A total of 825 questionnaires (51.6%) were returned, representing 587 sheep flocks (51.3% of those selected) and 238 goat flocks (52.6%). These flocks represented 74472 winter fed sheep, 20466 dairy goats and 262 fiber goats. All sheep flocks were considered together, independent of flock size. Fiber goats were represented in 14 (5.9%) of the goat flocks and were grouped together with the dairy goats in the calculations. Seventy (8.5%) of the flocks had both sheep and goats, but each of these was treated as either a sheep or a goat flock in the survey.
1. Sheep flocks
1.1 General information
General management characteristics of Norwegian sheep and goat flocks in present survey.
Number of flocks (%)
Mean flock size ( ± SD) (range)
126.3 ± 74.4 (20-500)
95.0 ± 45.1 (12-300)
Number of farms with organic farming (%)
Mean turn out time on pasture
Mean range of age in lambs/kids at turn out (weeks)
2 - 3
Mean housing time
Practicing dose-and-move (percentage)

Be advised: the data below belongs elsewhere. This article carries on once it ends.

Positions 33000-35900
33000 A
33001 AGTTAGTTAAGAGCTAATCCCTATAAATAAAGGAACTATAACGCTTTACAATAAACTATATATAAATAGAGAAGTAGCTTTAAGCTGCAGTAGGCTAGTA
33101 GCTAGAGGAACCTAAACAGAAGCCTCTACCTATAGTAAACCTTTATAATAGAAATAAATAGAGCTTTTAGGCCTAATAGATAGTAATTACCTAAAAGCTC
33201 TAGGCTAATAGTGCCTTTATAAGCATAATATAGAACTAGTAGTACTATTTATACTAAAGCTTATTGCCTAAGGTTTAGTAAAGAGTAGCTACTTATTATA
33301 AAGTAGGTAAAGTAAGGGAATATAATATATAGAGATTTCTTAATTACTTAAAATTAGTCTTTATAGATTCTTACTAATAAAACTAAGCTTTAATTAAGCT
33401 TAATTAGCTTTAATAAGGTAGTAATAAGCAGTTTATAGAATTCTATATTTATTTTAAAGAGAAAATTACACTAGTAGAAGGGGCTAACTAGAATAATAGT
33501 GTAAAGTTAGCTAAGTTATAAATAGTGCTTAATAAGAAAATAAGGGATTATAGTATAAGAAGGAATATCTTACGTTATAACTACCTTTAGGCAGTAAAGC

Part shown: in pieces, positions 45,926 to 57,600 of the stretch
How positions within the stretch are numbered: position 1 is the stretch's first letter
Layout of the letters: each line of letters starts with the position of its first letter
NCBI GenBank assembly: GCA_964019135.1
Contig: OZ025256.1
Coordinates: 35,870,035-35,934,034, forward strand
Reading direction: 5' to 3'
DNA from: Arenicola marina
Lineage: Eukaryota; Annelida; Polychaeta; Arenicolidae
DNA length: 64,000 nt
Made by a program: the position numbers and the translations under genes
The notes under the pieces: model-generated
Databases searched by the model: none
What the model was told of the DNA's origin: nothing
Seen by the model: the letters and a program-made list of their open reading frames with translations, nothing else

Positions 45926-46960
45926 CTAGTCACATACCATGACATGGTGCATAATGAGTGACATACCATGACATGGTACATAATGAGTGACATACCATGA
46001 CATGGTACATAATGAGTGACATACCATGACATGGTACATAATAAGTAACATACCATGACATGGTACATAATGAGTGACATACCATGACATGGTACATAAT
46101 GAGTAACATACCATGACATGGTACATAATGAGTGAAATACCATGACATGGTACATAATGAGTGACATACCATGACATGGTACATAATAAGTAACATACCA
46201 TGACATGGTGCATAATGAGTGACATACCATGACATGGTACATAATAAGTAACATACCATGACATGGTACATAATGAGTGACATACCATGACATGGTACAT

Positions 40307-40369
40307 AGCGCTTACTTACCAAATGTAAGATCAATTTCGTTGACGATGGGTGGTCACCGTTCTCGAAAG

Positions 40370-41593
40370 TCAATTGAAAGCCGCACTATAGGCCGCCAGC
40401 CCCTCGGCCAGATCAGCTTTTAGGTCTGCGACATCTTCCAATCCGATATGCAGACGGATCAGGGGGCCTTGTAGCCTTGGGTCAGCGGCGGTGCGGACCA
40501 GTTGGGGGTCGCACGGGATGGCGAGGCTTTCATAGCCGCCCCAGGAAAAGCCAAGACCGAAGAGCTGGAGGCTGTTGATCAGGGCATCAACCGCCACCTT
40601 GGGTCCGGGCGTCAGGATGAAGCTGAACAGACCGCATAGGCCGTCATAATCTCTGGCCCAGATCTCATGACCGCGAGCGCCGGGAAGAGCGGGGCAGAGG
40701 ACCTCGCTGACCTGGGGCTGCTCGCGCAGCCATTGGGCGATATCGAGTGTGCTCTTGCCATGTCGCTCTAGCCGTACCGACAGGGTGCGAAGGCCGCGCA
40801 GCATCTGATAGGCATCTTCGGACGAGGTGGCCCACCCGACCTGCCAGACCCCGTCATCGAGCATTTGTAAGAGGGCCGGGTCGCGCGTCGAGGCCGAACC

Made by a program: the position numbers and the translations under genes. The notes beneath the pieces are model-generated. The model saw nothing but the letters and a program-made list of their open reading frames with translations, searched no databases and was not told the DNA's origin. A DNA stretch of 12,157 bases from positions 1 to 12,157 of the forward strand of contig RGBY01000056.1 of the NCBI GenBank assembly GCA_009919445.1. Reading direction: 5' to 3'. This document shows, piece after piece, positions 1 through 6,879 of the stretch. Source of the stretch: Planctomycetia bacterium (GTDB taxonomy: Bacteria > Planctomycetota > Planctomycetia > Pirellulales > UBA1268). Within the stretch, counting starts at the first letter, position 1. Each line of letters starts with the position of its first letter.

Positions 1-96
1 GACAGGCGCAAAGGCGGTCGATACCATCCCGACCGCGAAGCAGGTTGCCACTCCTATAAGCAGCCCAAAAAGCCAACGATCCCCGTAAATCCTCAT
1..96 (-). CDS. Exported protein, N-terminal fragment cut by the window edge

1.2 Drenching time
Main determination of time and routines for anthelmintics drenching in Norwegian sheep and goat flocks (frequency and percentage).
Determination of treatment time
Sheep flocks (n = 587)
Only at housing
Faecal egg count
Goat flocks (n = 235)
Non lactating period
Faecal egg count
Calculation or estimation of weight
Weighing (heaviest animal)
Weighting (mean sized animal)
Control of drenching gun
1 per flock treatment
2 per flock treatment
>2 per flock treatment
In 78.6% of the sheep flocks the anthelmintic dose was determined by visual appraisal of the weight of the heaviest lamb or ewe before the start of the drenching operation. In 27.1% of the sheep flocks, the farmers never checked the accuracy of their drench guns when giving their animals an anthelmintic treatment.
1.4 Drenching frequency
Distribution of flocks according to the annual number of treatments against gastro-intestinal parasites in lambs and ewes in the different areas (percentage) of Norway.
Number of treatments
Type of anthelmintics used during 2005 - 2007 in sheep and goat flocks in Norway (percentage).
Type of anthelmintics
n = 551
n = 561
n = 587
n = 205
n = 203
n = 189
Macrocyclic lactones (ML)
BZ + ML
1.5 Drug alternation
Type of anthelmintics used in the different areas during 2005 - 2007 in sheep flocks (percentage) in Norway (see also Table 4).